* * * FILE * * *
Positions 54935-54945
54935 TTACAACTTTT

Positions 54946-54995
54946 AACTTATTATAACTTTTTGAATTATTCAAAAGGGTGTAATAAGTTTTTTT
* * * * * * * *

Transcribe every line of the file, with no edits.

Positions 54935-54945
54935 TTACAACTTTT

Positions 54946-54995
54946 AACTTATTATAACTTTTTGAATTATTCAAAAGGGTGTAATAAGTTTTTTT